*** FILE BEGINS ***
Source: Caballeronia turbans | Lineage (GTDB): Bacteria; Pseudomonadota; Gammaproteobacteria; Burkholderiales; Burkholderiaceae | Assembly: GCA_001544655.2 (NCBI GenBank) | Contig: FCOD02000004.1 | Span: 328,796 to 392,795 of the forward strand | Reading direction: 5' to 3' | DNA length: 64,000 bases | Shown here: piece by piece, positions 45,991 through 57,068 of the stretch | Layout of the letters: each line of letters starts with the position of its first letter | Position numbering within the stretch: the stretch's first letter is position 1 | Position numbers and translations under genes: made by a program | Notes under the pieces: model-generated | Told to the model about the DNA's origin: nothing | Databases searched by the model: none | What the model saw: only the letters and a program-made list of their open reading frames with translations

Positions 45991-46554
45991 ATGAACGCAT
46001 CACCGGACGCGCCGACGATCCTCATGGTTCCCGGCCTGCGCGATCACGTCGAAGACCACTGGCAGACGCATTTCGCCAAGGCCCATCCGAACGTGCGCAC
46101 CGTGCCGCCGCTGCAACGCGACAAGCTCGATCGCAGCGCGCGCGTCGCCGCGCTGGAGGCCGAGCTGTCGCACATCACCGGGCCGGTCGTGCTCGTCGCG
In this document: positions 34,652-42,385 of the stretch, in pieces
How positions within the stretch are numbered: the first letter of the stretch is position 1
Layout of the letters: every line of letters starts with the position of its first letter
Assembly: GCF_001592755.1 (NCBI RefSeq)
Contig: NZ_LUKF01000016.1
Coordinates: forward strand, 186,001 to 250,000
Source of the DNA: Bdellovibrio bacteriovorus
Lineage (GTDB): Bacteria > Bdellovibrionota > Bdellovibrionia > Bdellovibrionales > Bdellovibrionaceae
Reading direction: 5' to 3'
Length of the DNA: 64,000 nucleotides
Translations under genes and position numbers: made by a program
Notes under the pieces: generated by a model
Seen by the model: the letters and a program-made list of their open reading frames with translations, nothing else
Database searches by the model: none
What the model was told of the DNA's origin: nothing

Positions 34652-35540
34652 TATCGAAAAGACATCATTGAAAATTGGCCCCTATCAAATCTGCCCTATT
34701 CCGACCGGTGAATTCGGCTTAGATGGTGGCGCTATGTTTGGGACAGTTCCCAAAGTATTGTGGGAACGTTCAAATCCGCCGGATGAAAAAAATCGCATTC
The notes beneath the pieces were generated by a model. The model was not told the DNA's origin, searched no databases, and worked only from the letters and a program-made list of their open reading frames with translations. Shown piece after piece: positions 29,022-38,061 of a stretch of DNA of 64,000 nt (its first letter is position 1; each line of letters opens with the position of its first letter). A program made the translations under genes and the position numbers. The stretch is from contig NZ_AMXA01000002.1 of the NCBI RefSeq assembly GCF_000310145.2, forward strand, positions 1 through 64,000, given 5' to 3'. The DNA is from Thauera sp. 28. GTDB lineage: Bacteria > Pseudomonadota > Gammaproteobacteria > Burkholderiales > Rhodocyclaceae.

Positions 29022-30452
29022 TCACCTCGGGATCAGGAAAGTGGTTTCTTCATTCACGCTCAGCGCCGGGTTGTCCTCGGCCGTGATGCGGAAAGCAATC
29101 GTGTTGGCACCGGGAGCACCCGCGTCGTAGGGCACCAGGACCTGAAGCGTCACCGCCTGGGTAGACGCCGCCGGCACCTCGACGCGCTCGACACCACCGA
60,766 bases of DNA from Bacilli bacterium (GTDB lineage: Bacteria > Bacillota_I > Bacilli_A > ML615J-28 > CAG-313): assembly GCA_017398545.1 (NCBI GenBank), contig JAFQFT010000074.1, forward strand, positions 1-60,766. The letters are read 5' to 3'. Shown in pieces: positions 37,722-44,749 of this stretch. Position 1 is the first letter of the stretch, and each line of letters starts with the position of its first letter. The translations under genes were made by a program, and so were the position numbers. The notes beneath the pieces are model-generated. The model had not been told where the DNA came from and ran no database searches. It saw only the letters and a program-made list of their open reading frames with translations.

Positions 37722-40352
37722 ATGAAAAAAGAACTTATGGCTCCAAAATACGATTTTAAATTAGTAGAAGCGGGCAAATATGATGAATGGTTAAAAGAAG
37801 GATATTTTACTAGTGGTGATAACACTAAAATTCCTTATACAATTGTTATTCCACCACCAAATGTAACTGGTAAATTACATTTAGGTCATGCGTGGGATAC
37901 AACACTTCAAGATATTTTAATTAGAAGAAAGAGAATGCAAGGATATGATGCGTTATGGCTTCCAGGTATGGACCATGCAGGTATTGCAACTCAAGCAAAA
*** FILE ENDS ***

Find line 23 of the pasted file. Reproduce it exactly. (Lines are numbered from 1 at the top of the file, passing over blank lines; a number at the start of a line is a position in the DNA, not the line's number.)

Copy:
34701 CCGACCGGTGAATTCGGCTTAGATGGTGGCGCTATGTTTGGGACAGTTCCCAAAGTATTGTGGGAACGTTCAAATCCGCCGGATGAAAAAAATCGCATTC